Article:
Founder + Chief Executive Officer
Black and Brown expend unrecognized labor navigating predominantly white spaces that are often embedded within a larger framework of sexism and racism. We are sisters, parents, mothers, and caregivers. We are advocates, professionals, activists and artist, who bare a social expectation of self-sacrifice, rarely granted institutional resources devoted to our humanity. The daily onslaught of microaggressions and recurring harm of being undervalued is exhausting.
The roles we play and contributions we make often give us a sense of joy and purpose. Yet, I propose that as Black and Brown women, irrespective of their productivity and independent from their performance, deserve to be well and free.
When I found myself most in need of a place that would protect me from the battery of racial trauma, I instinctively sought out community spaces across the Twin Cities. Finding sanctuary in Black-owned cafes and restaurants, I was reminded of my personhood amongst those who understood the complexity of my experience.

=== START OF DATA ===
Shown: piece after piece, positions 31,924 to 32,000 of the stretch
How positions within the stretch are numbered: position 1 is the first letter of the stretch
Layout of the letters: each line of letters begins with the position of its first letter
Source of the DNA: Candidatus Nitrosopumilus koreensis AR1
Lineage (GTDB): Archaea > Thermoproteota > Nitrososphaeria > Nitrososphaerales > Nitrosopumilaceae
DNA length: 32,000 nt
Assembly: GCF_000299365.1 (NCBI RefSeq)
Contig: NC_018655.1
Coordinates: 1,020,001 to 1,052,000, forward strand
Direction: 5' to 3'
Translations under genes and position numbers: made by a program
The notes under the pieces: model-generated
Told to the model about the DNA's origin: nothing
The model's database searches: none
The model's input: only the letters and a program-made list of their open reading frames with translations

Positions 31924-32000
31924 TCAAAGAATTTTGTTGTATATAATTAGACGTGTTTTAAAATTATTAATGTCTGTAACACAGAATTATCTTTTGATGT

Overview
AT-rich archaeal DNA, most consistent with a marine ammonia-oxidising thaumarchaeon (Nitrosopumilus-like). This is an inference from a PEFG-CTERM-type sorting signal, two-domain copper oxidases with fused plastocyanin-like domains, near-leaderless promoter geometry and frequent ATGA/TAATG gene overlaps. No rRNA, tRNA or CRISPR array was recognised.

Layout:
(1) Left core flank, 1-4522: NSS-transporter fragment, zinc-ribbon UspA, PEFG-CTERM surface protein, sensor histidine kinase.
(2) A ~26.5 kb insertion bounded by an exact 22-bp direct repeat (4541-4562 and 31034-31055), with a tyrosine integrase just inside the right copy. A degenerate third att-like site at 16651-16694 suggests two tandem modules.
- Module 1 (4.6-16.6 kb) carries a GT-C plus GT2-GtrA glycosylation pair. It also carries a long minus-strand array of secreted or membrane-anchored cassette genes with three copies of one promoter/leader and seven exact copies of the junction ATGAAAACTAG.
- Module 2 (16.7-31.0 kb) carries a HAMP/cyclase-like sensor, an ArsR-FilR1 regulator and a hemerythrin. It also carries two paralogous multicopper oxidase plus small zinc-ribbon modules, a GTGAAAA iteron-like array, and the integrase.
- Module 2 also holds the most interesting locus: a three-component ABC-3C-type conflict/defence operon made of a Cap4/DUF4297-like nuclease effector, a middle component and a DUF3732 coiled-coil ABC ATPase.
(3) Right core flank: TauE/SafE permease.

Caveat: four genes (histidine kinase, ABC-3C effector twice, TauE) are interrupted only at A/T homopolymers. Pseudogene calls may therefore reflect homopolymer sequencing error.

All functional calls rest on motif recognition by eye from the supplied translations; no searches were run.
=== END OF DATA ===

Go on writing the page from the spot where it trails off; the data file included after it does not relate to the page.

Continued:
Inspired by the potential for healing in these Black-owned community spaces, I sought to
contribute to the network of havens across the cities. So that regardless of where one might find herself, she can reach for solace in a communal space that reminds her of her inherent worth.
Propelled into entrepreneurship, Render Free was not motivated by the opportunity to own and operate my own business. It is not my intent to build an empire or even to accumulate great wealth. Rather, I have set out to create a sustainable solution when the problem can no longer be ignored.
My hope is to cultivate and bear witness to a community of Black and Brown women who are practicing the prioritization of their own wellbeing. It is my intention to do so as an example. Not as a professional who feigns know-how but as a Black woman unwilling to sacrifice my whole self even for the sake of advancement, confident in my contribution and honest about my humanity.